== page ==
Have a look at their ideas for the forthcoming Sundays, and download what you’re interested in.

Sample Dramatised Gospel Reading: Easter 3

You can copy and paste this reading if you want to use it!

Jesus Appears to Seven Disciples

Jesus showed himself again to the disciples by the Sea of Tiberias; and he showed himself in this way. Gathered there together were Simon Peter, Thomas called the Twin, Nathanael of Cana in Galilee, the sons of Zebedee, and two others of his disciples. [Simon told the others what he had decided to do]:

‘I am going fishing.’

‘We will go with you.’

They went out and got into the boat, but that night they caught nothing. Just after daybreak, Jesus stood on the beach; but the disciples did not know that it was Jesus.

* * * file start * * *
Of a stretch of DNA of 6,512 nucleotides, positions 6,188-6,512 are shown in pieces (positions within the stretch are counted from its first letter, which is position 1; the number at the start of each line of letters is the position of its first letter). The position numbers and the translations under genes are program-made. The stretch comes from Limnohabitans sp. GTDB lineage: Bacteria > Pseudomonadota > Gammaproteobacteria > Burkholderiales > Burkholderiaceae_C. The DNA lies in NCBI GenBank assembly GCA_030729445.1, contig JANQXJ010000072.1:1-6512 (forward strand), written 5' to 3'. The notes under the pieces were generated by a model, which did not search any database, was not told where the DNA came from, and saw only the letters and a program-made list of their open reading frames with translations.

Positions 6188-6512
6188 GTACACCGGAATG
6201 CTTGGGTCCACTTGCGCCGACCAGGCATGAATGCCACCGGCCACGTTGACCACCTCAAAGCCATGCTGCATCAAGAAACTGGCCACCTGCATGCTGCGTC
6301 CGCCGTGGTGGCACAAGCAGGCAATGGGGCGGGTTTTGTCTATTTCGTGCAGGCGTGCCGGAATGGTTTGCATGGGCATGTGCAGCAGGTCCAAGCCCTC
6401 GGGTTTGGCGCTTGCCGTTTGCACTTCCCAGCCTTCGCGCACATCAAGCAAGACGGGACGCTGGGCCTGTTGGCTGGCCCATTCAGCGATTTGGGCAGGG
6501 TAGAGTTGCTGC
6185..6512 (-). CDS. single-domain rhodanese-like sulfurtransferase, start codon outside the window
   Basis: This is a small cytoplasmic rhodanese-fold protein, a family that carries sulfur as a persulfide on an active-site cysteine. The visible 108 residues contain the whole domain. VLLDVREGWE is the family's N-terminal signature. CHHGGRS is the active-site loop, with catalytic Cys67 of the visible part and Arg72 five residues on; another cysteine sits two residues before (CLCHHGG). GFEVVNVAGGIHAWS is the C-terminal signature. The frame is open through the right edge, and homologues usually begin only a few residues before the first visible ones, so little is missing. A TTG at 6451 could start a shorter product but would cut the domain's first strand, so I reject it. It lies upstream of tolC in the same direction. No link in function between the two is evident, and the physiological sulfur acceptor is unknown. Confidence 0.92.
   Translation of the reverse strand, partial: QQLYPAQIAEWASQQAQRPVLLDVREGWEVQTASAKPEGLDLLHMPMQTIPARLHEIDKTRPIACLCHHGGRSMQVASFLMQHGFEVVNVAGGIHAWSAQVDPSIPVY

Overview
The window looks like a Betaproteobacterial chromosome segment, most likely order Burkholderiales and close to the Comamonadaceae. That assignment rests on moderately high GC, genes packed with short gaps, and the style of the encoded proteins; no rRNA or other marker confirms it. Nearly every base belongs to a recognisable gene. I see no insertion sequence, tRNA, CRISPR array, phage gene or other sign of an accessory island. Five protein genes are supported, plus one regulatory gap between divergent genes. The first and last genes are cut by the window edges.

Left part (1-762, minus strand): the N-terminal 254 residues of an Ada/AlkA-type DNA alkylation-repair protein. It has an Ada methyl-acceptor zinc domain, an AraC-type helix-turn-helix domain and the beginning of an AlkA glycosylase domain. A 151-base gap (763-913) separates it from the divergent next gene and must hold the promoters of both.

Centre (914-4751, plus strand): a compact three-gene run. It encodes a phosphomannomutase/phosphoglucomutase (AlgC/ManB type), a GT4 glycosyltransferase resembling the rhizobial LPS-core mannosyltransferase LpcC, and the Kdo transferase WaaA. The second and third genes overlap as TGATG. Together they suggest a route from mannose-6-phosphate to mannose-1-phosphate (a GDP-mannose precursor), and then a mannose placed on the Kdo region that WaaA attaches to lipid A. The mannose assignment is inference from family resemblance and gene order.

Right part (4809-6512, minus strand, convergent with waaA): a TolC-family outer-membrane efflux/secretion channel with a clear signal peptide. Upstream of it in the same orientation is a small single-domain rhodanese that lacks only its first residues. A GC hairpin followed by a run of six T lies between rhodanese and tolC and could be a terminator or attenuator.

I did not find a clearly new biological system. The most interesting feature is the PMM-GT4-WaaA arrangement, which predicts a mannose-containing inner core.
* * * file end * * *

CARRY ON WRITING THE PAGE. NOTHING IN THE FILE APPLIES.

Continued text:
‘Children, you have no fish, have you?’


‘Cast the net to the right side of the boat, and you will find some.’

So they cast it, and now they were not able to haul it in because there were so many fish.That disciple whom Jesus loved said to Peter,

‘It is the Lord!’

When Simon Peter heard that it was the Lord, he put on some clothes, for he was naked, and jumped into the lake. But the other disciples came in the boat, dragging the net full of fish, for they were not far from the land, only about a hundred metres off.

When they had gone ashore, they saw a charcoal fire there, with fish on it, and bread.

‘Bring some of the fish that you have just caught.’

So Simon Peter went aboard and hauled the net ashore, full of large fish, a hundred and fifty-three of them; and though there were so many, the net was not torn. [Jesus called out an invitation to the disciples:]

‘Come and have breakfast.’